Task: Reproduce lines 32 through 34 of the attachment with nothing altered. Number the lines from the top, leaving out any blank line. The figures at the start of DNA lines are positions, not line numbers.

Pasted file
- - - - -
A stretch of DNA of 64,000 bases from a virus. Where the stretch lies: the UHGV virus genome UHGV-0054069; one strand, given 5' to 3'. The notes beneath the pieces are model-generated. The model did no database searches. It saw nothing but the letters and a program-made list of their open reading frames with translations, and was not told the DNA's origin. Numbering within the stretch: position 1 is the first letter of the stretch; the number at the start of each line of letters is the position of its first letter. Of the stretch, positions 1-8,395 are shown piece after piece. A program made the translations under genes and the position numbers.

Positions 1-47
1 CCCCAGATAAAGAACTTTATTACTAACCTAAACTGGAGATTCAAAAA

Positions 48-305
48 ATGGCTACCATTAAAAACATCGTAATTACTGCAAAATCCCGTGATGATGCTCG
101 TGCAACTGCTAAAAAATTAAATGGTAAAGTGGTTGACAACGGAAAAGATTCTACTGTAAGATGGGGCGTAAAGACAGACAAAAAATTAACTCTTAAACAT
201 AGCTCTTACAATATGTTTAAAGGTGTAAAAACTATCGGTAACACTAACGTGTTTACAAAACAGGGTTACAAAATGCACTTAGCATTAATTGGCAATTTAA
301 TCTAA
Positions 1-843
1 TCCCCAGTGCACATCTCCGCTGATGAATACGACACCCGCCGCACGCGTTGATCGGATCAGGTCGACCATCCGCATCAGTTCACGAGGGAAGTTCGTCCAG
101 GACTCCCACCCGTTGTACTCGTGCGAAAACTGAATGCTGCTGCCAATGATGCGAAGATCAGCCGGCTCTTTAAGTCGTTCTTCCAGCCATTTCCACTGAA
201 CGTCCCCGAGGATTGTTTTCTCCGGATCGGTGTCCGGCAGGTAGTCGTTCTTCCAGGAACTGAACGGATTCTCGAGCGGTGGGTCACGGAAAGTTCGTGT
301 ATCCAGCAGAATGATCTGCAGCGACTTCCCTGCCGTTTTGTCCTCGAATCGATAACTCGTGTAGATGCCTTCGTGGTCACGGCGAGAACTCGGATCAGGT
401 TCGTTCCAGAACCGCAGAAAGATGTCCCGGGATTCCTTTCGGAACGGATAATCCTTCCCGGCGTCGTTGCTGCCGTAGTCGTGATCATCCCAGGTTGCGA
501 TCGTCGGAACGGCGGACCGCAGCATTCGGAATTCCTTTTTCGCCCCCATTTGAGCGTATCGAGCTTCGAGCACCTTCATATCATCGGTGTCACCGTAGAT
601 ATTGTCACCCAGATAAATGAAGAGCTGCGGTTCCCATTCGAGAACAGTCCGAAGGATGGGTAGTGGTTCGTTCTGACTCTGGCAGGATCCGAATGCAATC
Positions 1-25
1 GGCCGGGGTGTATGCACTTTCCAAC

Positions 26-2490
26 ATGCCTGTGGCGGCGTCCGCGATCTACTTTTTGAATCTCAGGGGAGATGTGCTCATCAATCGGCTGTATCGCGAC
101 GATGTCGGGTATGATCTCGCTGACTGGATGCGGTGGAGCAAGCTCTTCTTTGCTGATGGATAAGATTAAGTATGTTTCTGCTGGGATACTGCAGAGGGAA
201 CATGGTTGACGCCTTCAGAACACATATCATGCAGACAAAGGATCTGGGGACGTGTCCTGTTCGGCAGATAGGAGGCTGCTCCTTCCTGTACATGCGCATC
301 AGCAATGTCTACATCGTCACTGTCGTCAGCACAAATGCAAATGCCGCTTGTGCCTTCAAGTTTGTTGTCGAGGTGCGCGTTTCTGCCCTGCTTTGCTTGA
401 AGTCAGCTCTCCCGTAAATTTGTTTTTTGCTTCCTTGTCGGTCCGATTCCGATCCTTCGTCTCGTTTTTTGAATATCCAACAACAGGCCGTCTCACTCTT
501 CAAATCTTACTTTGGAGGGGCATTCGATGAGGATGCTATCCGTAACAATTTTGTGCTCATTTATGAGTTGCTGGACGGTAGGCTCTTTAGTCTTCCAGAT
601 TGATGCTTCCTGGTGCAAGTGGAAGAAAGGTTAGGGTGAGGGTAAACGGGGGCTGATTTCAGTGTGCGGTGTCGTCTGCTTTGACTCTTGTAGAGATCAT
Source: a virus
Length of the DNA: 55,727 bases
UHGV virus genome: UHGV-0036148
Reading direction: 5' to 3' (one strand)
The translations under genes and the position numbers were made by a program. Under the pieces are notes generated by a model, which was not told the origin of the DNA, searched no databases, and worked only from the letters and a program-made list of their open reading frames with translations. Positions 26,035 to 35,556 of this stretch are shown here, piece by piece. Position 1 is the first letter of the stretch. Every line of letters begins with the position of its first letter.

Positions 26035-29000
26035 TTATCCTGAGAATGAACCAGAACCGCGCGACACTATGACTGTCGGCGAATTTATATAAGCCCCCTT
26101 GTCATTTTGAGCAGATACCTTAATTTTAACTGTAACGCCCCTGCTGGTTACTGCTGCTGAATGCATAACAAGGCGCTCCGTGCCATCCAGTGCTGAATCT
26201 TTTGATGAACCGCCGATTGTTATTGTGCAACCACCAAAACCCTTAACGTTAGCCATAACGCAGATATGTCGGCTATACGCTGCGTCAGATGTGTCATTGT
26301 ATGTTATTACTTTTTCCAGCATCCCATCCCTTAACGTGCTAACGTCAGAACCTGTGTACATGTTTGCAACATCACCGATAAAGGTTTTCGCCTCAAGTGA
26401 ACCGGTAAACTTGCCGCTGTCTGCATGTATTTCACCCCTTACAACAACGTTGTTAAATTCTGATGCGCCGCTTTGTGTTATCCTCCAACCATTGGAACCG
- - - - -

Positions 26035-29000
26035 TTATCCTGAGAATGAACCAGAACCGCGCGACACTATGACTGTCGGCGAATTTATATAAGCCCCCTT
26101 GTCATTTTGAGCAGATACCTTAATTTTAACTGTAACGCCCCTGCTGGTTACTGCTGCTGAATGCATAACAAGGCGCTCCGTGCCATCCAGTGCTGAATCT